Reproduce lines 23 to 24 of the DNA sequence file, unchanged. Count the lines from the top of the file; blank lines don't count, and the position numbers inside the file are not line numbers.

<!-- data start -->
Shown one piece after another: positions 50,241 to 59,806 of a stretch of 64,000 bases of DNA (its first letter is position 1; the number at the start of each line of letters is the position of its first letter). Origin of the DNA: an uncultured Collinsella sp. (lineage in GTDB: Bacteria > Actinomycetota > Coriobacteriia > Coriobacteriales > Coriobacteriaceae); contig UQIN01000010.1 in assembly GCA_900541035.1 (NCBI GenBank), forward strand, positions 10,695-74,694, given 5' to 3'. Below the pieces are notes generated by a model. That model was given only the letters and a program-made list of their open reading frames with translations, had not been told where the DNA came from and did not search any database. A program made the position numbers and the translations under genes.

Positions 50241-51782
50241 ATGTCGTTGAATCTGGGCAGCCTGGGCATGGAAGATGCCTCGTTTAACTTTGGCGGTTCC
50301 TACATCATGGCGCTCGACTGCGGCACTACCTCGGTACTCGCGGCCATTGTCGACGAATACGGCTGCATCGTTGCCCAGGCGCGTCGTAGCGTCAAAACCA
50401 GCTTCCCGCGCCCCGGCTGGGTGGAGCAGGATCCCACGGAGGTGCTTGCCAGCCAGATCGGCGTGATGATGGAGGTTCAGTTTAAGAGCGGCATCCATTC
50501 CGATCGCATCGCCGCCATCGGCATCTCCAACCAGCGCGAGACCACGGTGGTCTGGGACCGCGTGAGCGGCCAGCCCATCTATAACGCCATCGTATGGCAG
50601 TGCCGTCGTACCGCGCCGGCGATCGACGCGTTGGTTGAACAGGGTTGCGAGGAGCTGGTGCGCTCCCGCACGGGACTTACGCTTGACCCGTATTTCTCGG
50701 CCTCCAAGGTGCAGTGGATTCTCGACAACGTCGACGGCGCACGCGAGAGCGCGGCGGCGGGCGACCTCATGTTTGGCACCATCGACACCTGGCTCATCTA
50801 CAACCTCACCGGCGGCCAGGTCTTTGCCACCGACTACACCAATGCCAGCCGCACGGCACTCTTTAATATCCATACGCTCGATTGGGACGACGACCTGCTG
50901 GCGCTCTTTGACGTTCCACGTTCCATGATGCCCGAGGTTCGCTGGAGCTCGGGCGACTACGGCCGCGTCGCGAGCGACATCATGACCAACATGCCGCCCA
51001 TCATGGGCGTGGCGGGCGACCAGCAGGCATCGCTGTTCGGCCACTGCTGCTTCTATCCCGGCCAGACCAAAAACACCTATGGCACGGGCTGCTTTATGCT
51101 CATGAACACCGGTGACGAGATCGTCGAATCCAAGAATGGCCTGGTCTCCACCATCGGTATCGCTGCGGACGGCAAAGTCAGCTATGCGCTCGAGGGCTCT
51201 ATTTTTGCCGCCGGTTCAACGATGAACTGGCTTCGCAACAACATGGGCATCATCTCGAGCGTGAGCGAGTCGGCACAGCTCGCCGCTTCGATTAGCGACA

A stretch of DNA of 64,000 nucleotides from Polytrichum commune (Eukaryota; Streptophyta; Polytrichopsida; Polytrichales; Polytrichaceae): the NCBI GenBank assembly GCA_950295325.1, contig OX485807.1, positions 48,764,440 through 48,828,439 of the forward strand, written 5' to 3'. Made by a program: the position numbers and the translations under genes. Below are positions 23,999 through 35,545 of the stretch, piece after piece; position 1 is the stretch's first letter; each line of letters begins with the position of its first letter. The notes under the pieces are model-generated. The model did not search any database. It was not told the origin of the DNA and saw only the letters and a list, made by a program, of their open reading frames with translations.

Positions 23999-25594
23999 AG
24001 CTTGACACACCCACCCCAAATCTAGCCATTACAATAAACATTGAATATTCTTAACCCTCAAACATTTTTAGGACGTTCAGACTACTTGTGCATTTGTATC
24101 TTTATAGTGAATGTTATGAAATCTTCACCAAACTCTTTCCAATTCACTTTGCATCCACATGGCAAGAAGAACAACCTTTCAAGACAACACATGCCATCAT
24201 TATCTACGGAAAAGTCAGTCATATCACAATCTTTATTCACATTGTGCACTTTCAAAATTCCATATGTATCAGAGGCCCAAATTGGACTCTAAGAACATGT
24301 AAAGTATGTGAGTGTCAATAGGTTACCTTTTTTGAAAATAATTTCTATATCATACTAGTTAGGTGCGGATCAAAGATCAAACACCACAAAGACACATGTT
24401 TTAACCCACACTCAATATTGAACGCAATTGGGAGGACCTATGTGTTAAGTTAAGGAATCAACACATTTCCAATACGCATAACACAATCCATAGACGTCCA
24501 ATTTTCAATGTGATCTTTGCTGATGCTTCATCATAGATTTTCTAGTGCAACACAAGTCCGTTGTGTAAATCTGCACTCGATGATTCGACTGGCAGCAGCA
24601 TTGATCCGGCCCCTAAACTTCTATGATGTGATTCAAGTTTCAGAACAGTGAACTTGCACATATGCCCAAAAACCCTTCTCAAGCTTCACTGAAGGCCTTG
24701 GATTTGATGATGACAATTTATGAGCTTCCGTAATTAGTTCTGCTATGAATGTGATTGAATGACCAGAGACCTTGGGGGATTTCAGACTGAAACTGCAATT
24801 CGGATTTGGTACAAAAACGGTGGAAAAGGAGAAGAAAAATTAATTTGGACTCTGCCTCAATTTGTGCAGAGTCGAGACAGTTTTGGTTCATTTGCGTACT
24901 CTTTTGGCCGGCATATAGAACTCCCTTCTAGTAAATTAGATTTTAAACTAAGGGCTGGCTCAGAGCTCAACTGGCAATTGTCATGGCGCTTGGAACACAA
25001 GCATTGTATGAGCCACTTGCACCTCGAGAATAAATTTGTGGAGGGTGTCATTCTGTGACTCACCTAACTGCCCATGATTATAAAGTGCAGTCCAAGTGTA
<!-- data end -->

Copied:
24601 TTGATCCGGCCCCTAAACTTCTATGATGTGATTCAAGTTTCAGAACAGTGAACTTGCACATATGCCCAAAAACCCTTCTCAAGCTTCACTGAAGGCCTTG
24701 GATTTGATGATGACAATTTATGAGCTTCCGTAATTAGTTCTGCTATGAATGTGATTGAATGACCAGAGACCTTGGGGGATTTCAGACTGAAACTGCAATT